Music and the Mind: How to Have a Brilliant Child

Music and the Mind: How to Have a Brilliant Child

Robert C. Ehle (University of Northern Colorado, USA)
Copyright: © 2021 |Pages: 19
DOI: 10.4018/978-1-7998-5753-2.ch011
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This chapter ponders answers to several questions asked by music listeners not having direct experience with the sounds: How does the brain perceive sounds? How does the harmonic series dominate music? What are consonances and dissonances? Why do octaves sound nearly the same? What is perfect pitch? How do you have a brilliant child by boosting its sensory perception in the perinatal period?
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How The Brain Perceives Sounds

No sound ever reaches the brain. How can that be since that we know very well what we are listening to? You may think that there are little rubber tubes connecting the ear canals to the brain, but it is not so. The inner ear converts sounds into neural impulses that travel up the auditory ganglion or nerve bundle to the brain. There are many nerves in this bundle. Some who have done dissections have suggested that there are between 30,000 to 50,000 nerves in the auditory nerve system. Thus, the brain receives all the information it needs to understand the sounds that are arriving at the ear. But how does it know about subjective aspects of sounds? How does it know how to respond to sounds, which sounds are indicative of safe environments and which ones are dangerous and scary. Which ones are melancholy, happy, sad, terrifying? How does the brain know what an English horn sounds like since it never receives that sound but only a description of it.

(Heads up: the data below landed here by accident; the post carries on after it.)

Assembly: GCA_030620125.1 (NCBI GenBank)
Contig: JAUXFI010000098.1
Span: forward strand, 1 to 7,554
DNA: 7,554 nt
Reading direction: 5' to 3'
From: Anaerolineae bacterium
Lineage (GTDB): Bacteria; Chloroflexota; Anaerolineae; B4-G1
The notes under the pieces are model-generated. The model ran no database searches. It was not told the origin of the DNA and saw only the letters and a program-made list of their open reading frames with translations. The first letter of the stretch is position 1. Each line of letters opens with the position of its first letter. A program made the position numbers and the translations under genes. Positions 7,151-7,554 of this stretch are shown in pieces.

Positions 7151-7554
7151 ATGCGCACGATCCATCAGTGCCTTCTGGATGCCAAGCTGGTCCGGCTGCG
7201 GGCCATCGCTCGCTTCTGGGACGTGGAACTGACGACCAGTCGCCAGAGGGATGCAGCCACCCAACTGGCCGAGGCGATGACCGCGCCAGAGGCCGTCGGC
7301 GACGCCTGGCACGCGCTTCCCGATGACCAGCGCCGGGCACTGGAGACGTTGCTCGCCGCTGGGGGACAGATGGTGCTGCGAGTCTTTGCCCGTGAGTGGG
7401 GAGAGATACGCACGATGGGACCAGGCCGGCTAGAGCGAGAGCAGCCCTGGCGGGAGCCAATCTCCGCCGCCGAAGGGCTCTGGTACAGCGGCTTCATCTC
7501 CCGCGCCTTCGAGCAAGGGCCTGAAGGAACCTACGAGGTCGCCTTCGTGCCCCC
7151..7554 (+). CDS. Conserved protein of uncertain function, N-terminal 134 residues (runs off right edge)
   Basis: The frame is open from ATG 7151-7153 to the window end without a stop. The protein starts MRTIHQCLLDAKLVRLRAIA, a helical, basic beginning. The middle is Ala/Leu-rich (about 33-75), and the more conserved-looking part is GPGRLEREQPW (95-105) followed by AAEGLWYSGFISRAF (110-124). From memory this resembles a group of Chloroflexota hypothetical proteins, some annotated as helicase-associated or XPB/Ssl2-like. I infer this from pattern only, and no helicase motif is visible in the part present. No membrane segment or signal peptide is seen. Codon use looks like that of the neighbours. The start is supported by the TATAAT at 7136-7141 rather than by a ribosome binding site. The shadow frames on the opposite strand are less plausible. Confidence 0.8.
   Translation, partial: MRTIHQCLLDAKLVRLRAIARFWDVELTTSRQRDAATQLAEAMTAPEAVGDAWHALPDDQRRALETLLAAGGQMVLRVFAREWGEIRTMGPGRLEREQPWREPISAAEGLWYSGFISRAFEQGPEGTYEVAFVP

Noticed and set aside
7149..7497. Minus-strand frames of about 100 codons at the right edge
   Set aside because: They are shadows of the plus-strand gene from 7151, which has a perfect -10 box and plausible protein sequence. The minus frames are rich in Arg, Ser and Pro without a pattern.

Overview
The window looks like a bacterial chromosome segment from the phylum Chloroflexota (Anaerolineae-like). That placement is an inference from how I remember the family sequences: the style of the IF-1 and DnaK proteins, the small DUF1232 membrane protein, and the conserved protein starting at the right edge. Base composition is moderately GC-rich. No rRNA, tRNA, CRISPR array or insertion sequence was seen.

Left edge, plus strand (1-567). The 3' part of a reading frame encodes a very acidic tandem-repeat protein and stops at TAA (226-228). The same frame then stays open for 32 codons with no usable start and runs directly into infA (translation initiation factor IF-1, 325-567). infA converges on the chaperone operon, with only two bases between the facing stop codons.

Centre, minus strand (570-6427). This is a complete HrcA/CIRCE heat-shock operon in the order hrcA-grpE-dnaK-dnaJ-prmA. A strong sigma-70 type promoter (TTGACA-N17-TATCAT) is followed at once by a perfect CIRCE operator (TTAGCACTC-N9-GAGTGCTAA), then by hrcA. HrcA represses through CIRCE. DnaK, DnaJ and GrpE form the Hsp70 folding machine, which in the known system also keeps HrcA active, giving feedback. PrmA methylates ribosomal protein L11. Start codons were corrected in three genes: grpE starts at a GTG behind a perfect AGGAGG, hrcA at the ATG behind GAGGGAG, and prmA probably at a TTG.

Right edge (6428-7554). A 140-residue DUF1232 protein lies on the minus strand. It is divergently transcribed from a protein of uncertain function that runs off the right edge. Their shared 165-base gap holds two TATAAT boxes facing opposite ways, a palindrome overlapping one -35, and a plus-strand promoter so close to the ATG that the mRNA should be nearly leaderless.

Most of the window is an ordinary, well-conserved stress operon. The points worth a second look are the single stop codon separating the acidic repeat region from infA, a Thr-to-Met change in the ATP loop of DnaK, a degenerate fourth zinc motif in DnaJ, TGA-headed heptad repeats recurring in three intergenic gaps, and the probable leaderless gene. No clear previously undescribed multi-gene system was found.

The Temporal Theory

The temporal theory has to do with the way the cochlea (the inner ear) works. Specialists have worked on this for many years and now say that we perceive both the frequency and the period of a vibration. The basilar membrane perceives the frequency by the Fourier analysis of an incoming tone, while the period is perceived in the cochlear nucleus by a temporal process that works separately for each bundle of auditory fibers connected to a single inner hair cell. The temporal process involves the autocorrelation of each single frequency with a delayed copy of itself. The big innovation here is that temporal theory is applied separately to each individual frequency rather than to the entire sound wave. This means that there are as many temporal processors as there are inner hair cells.

Key Terms in this Chapter

Sound Waves: Sinusoidal waves characterized by their frequency, amplitude, intensity (sound pressure), speed, and direction. Pairs of sound waves may reveal additive and subtractive interference.

Pitch: A sound quality describing the highness or lowness of a tone, defined by the rate of vibration that produces it.

Tonotopic: Organization means the arrangement of spaces in auditory cortex where sounds of different frequency are processed in the brain. Tones close to each other frequency are represented in topologically near regions in the brain.

Acoustic Waves: Longitudinal waves with the same direction of vibration as the direction of their traveling in a medium such as air or water. Linear mixing of acoustic waves results in forming periodicity pitches of the resultant tones

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